About Musichorale

Musichorale, a community choir, began in 1947 as the Lindblom Alumni Accapella choir under the direction of Arthur Silhan with twenty-five others from the high school choir. Phyllis Ballin (soon to become Mrs. Silhan) was the first accompanist. Before long, we had grown to include more than just alumni, so we changed our name to Chicago Choral Club, and in 1951 we became Musichorale.

Arthur's son Jeffrey became our director in 1980. We began rehearsals at the Ogden Park field house, then moved to Marquette Park. We owned two buildings; first at 59th and Sacramento, moving to the old Clearing Town Hall on 63rd Street in 1971.

Our current home is at the Oak Lawn Community Church at 90th and Ridgeland where we are renting space and have built a garage for the storage of our trailer and equipment. You are always welcome to visit us there! We have sung many weddings, dedications, parties, and concerts in some of the most prestigious venues, including Symphony Center, and even in the great outdoors. But no matter where, we continue to bring song to Chicagoland! Variety is our specialty!

Let us Entertain You!

We are available to perform at your event. To learn more or discuss options, contact the director's secretary, Pat, at 773-239-9852. Group size can very from a few voices to the whole choir and can include seasonal or themed costuming.

Our Director

Jeffrey Silhan is a well-known soloist, director and musician in Chicago and the southwest suburbs. He has won vocal competitions in both Chicago and the Quad Cities. He began his first directing position at the age of 19 in a small Lutheran Church in Bettendorf, Iowa. Under the watchful tutelage of his talented father, Jeffrey became our director first for the Christmas seasons, later directing full time with his dad as mentor. He now mentors his own daughter and son as they emerge as the next generation of musicians to lead us into the future. He has also directed church choirs across the city including Grace Church, Chicago Lawn Methodist, Zion Lutheran, (Tinley Park) and Oak Lawn Community Church. He directed the Beverly Hills-Morgan Park Community Choir for three years. Thanks to Mr. Silhan, we carry on the tradition of excellence begun nearly 70 years ago by that small group of twenty-five who loved to sing!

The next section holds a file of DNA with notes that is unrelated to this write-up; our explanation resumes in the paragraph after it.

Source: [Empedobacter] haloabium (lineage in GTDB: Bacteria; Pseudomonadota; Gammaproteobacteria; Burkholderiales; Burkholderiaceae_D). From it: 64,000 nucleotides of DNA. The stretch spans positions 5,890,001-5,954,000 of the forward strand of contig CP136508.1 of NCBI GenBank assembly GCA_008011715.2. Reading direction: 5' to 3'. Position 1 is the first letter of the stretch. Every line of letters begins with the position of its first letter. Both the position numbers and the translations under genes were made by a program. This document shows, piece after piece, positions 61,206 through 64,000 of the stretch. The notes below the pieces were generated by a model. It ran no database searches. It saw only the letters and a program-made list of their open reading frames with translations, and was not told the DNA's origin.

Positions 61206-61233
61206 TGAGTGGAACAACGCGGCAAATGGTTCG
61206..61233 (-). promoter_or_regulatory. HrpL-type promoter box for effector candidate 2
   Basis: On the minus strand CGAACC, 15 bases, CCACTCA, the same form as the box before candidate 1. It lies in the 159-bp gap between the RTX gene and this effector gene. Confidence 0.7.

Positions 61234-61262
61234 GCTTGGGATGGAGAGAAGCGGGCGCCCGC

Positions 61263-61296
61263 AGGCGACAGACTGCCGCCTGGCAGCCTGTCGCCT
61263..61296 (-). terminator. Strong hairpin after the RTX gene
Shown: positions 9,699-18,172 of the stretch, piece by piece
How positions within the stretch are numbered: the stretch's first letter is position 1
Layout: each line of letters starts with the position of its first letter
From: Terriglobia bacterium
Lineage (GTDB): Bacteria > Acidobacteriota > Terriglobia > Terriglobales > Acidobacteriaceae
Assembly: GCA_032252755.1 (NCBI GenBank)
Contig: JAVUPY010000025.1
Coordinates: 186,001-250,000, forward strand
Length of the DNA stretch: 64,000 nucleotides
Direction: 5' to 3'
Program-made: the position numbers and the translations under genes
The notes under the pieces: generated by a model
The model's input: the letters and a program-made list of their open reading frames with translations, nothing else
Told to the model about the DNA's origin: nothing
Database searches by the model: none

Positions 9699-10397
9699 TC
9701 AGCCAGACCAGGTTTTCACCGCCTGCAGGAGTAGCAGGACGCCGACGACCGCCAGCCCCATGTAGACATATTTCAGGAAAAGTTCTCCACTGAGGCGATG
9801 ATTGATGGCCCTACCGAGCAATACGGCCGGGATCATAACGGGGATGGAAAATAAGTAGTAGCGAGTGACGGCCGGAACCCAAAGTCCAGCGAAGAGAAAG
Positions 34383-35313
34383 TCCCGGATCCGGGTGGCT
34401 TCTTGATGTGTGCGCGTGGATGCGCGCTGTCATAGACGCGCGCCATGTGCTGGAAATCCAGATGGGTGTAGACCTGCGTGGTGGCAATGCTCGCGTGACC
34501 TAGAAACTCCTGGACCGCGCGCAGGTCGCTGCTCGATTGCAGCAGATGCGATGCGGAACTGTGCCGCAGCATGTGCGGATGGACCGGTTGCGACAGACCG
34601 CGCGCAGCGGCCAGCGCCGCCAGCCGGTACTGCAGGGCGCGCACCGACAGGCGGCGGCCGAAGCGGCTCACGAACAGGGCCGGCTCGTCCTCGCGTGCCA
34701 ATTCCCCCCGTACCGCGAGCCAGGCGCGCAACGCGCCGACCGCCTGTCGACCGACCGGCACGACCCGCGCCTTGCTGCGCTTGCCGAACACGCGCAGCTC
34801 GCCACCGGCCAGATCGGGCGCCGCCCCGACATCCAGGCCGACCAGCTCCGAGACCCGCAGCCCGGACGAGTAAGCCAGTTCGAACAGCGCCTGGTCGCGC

Tribute to Art

Arthur "Art" Silhan, 79, a husband, father, grandfather, and teacher passed away on August 16, 2004.

Art is best known for founding Musichorale, your Chicagoland Community Choir. He started the group in 1947 while trying to keep his high school choir together after graduation. He stayed on as director until 1980 when he handed the baton to his son Jeff. Art was always happy to put on his tuxedo and direct a few favorite numbers at the Spring and Winter concerts. Musichorale was the love of his life. He was the backbone behind it at all times. Every facet of his life was geared around music.

Art was born and raised in Chicago's West Lawn community and started singing at an early age. After graduating from Lindbloom High School, he earned a degree in education from the Chicago's Teacher's College.

By day, he taught music in the Chicago public schools, primarily at McKay Elementary school in Marquette Park and Hale Elementary school in Clearing. Evenings were spent with the Chicago Lyric Opera Chorus, where Art sang as a lyric tenor for 32 years.

He directed church choirs of many denominations including St. Bede's Catholic Church, Green Oaks Reformed Church, Calvary Lutheran, and Lutheran Church of the Cross.

Art was also a member of the Lawn Lodge, the Masons, and the Shriners.

In 1949, Art married Phyllis Ballin, a piano player and composer. The couple had two sons, Jeff and Marc, and two daughters, Cynthia and Shane.

Described as a real stickler for tradition and precision, Art began his concerts at 20 past the hour. In an uncanny coincidence, he died at 2:20 p.m. Accordingly, his memorial service began at 10:20 a.m. on August 21, 2004 with a selection of sacred music sung by 100 current and past members of Musichorale.

The man who donated more than 25 gallons of blood in his lifetime decided to leave his body to the Anatomical Gift Association to be used for medical research.